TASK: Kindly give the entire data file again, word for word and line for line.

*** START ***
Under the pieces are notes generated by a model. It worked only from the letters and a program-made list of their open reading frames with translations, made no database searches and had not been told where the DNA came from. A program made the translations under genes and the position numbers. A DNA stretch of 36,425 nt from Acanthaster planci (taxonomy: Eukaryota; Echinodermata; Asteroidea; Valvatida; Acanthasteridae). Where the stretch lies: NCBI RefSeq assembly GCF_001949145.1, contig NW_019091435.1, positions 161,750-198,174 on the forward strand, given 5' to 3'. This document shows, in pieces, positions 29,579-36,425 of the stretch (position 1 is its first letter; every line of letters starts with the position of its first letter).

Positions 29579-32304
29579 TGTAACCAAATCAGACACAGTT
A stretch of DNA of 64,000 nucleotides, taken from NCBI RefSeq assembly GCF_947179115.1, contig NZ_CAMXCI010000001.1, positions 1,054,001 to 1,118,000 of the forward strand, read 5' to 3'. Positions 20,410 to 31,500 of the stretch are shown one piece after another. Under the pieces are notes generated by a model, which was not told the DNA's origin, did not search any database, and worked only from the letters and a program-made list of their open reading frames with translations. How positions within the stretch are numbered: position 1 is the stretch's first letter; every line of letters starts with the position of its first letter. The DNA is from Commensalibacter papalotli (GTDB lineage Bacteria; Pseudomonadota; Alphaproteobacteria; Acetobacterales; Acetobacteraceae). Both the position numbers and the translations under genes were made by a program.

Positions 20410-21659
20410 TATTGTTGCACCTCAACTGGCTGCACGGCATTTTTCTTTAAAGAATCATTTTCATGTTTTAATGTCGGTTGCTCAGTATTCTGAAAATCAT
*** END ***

Under the pieces are notes generated by a model. It worked only from the letters and a program-made list of their open reading frames with translations, made no database searches and had not been told where the DNA came from. A program made the translations under genes and the position numbers. A DNA stretch of 36,425 nt from Acanthaster planci (taxonomy: Eukaryota; Echinodermata; Asteroidea; Valvatida; Acanthasteridae). Where the stretch lies: NCBI RefSeq assembly GCF_001949145.1, contig NW_019091435.1, positions 161,750-198,174 on the forward strand, given 5' to 3'. This document shows, in pieces, positions 29,579-36,425 of the stretch (position 1 is its first letter; every line of letters starts with the position of its first letter).

Positions 29579-32304
29579 TGTAACCAAATCAGACACAGTT
A stretch of DNA of 64,000 nucleotides, taken from NCBI RefSeq assembly GCF_947179115.1, contig NZ_CAMXCI010000001.1, positions 1,054,001 to 1,118,000 of the forward strand, read 5' to 3'. Positions 20,410 to 31,500 of the stretch are shown one piece after another. Under the pieces are notes generated by a model, which was not told the DNA's origin, did not search any database, and worked only from the letters and a program-made list of their open reading frames with translations. How positions within the stretch are numbered: position 1 is the stretch's first letter; every line of letters starts with the position of its first letter. The DNA is from Commensalibacter papalotli (GTDB lineage Bacteria; Pseudomonadota; Alphaproteobacteria; Acetobacterales; Acetobacteraceae). Both the position numbers and the translations under genes were made by a program.

Positions 20410-21659
20410 TATTGTTGCACCTCAACTGGCTGCACGGCATTTTTCTTTAAAGAATCATTTTCATGTTTTAATGTCGGTTGCTCAGTATTCTGAAAATCAT